DIS. XIII.] O THE REMOVAL OP FRIE DS. 445 that fadeth not away. Thus our excellent moral poet describeth the effect which the death of our friends should have upon us ; Our dying friends come o'er us like a cloud, To damp our brainless ardours, and abate That glare of life, which often blinds the wise. What saith this transportation of my friends ?
It bids me love the place where now they dwell, And scorn this wretched spot they leave so poor. "* Thus smitten friends Are angels sent on errands full of love : For us they languish, and for us they die : And shall "they languish, shall they die, in vain? * 5. Let us he thankful for our friends yet living, and faithfully perfonn our duty to them. Let us praise God, that all our friends and lovers are not put far from us ; that though we have been visited with breach upon breach, and sorrow upon sorrow, and may have survived most of our friends ; yet we are not quite desolate. Though many cha.nnels of pleasure are dried up, others are yet open. Our surviving friends do not, like Heuian's, desert us when we want their sympathy and assistance most ; but still love us, and are ready to pity, comfort, and serve us. We are indebted for this to a kind providence, which, in the midst of judgment, remembers mercy. Let us be careful to put a due value upon our living friends. There have been instances of persons who have grieved so much for the loss of one relation or friend, that they could take no comfort in those that were left ; could never rejoice with them, nor so much as look cheerful any more. Such a conduct is very ungrateful to God, highly indecent in itself, very unkind to surviving friends, and extremely injurious to the mourners themselves. Because God hath put one friend far from them, they themselves put away all the rest; and then perhaps are frequently complaining that they have not a friend left. It is our wisdom and duty to maintain such a command of our passions, and such a respect and affection for our remaining friends, that their friendship may, in some degree at least, make up the want of what we have lost. Let us show ourselves friendly to them, cheerful with them, thankful for their visits, tender of their comfort and reputation, and diligent in serving them. Let us rejoice with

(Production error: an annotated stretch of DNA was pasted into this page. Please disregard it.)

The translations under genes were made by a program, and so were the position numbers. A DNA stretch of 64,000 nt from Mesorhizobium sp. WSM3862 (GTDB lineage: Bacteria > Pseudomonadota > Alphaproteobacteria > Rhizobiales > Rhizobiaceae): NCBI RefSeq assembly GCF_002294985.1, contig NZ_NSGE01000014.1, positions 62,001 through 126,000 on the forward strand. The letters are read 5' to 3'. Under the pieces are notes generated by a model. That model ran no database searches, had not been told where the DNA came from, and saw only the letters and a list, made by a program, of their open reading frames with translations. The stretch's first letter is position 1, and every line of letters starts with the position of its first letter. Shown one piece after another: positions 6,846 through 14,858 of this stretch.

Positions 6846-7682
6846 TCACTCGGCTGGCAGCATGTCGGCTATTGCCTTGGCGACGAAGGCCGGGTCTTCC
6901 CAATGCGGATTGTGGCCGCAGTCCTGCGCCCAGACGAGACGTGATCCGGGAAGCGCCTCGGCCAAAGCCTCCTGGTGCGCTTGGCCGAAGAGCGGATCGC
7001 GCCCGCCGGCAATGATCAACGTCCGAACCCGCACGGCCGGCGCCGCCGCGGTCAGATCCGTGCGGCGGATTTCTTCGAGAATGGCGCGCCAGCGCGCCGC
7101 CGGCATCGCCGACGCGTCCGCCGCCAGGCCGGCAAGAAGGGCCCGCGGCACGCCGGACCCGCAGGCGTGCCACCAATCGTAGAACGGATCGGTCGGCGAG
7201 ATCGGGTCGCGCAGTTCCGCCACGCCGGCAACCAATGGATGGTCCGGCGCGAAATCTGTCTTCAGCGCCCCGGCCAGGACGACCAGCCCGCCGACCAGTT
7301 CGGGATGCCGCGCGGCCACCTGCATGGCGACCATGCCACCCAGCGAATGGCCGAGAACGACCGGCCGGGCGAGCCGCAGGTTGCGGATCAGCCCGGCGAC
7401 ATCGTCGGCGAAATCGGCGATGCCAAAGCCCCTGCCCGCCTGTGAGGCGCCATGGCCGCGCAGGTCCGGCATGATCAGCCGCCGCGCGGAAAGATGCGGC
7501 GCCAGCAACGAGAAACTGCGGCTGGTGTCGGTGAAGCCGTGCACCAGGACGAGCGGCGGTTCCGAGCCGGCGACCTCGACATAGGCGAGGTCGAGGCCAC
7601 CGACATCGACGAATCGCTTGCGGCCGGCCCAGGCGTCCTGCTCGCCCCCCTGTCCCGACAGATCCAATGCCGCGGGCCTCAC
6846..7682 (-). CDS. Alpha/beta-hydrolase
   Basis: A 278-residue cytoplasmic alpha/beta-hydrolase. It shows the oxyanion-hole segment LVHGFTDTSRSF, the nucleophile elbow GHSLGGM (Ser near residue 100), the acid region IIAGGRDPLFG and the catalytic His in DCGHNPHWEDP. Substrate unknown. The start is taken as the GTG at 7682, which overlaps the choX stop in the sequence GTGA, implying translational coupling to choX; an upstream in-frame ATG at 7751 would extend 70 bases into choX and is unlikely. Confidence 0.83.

them in their prosperity, sympathize with them under their sorrows, and, in a word, "love them as our own souls. "f Further, let us make the best improvement of our friendships, since we see how precarious they are. Let our converse and correspondence be serious and edifying, that we may administer grace to one another. Let us strenotiien one another's hands in God, and serve one another in love, especially in our best interests. If our consciences accuse us of any neglect in these branches of duty, with regard to those friends who are put from us, let • ight Thouglit;!. + 1 Sam xviii. 1.